S03 E13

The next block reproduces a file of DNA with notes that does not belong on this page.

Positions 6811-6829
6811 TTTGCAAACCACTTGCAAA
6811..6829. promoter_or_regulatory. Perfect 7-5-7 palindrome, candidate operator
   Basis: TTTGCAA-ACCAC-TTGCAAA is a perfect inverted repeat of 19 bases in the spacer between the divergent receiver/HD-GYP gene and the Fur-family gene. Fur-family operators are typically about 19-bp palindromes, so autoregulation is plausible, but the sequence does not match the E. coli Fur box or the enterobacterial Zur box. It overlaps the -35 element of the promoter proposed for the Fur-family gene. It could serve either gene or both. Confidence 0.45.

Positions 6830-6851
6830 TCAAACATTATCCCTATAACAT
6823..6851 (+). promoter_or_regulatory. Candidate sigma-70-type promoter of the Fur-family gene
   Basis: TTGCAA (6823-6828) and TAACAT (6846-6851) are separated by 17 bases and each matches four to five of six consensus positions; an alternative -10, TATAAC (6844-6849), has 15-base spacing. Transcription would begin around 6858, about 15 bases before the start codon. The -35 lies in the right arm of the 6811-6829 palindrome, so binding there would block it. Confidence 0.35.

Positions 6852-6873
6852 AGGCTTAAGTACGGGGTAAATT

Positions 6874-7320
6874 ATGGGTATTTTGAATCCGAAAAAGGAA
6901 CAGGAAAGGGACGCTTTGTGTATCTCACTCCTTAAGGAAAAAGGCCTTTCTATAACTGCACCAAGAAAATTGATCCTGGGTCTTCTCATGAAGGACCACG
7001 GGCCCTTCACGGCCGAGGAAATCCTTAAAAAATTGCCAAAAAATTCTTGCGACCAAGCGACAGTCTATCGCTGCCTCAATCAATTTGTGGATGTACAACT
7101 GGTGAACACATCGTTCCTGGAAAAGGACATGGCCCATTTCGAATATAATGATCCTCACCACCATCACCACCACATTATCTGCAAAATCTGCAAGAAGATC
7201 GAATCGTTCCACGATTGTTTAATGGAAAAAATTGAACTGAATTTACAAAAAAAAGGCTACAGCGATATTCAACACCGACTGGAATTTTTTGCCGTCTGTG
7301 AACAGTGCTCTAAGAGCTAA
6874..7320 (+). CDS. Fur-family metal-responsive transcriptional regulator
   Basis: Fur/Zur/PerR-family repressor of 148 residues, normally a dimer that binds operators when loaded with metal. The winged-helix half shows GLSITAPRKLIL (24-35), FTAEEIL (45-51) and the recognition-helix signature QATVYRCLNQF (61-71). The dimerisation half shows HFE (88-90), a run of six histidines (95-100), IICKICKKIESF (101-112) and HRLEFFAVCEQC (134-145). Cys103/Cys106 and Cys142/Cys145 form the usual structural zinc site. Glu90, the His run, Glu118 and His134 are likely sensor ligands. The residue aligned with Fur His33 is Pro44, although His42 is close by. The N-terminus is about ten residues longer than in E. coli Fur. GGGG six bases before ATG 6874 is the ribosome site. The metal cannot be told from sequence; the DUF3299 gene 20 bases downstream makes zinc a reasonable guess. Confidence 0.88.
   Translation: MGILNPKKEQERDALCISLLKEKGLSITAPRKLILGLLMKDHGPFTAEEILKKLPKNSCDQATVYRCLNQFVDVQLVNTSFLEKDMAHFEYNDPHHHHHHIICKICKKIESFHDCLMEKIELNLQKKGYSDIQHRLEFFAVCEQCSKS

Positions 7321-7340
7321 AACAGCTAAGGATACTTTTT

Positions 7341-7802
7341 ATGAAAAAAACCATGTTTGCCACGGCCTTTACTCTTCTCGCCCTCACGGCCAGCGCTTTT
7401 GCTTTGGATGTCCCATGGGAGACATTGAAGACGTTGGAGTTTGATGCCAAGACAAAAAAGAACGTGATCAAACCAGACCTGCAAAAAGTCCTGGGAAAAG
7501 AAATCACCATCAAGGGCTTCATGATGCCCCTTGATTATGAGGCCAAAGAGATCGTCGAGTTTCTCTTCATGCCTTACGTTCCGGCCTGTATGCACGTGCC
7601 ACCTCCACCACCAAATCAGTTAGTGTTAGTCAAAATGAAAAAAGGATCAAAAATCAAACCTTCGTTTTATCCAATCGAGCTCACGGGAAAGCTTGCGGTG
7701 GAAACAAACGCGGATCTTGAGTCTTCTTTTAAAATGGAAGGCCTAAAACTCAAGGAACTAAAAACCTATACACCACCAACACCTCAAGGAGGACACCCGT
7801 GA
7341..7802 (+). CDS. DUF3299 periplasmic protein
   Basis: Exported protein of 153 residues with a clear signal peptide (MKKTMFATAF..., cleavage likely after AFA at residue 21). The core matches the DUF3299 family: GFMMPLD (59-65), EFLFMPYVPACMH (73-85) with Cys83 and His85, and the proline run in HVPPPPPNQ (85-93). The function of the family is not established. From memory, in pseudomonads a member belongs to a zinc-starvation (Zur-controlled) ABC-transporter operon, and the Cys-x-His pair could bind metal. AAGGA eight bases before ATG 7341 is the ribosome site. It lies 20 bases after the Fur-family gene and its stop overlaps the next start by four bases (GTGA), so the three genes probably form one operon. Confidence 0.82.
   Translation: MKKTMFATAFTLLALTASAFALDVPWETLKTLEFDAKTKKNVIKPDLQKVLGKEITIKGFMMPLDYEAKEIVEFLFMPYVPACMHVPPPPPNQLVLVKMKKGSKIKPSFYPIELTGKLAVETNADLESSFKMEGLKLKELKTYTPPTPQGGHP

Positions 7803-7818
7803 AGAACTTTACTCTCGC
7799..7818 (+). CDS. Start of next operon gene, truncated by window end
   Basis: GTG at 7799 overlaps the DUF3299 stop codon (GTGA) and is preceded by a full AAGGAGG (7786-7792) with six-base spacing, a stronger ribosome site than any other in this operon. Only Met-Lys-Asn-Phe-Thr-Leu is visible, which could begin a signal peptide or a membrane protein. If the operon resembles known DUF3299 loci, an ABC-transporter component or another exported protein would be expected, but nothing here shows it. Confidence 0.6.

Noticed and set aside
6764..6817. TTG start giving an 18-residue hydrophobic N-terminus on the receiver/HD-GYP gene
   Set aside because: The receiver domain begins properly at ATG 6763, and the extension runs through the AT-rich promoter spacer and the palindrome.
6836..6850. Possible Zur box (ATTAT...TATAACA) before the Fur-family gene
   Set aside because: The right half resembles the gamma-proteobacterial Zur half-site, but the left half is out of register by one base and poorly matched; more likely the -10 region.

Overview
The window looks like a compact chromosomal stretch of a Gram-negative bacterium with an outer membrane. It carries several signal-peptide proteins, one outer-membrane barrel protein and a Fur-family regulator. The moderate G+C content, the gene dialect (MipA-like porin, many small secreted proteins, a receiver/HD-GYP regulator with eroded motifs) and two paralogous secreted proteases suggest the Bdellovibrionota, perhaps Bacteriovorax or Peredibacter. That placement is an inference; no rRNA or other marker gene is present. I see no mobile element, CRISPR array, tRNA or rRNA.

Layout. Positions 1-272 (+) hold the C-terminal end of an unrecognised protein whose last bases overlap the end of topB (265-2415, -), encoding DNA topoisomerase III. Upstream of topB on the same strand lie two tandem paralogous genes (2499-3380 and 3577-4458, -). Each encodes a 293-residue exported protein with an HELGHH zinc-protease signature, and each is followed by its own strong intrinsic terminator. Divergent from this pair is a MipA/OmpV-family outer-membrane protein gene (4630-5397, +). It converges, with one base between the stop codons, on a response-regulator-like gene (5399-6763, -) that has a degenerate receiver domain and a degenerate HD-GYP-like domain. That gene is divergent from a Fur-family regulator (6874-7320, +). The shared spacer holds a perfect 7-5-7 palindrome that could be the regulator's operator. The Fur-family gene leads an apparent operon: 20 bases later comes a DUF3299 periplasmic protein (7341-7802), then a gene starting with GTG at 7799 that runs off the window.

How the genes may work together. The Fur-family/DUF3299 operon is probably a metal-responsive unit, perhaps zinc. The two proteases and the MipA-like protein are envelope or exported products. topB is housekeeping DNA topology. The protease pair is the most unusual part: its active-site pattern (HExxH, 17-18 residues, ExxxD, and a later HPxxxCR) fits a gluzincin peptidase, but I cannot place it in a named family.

Sep 3, 2008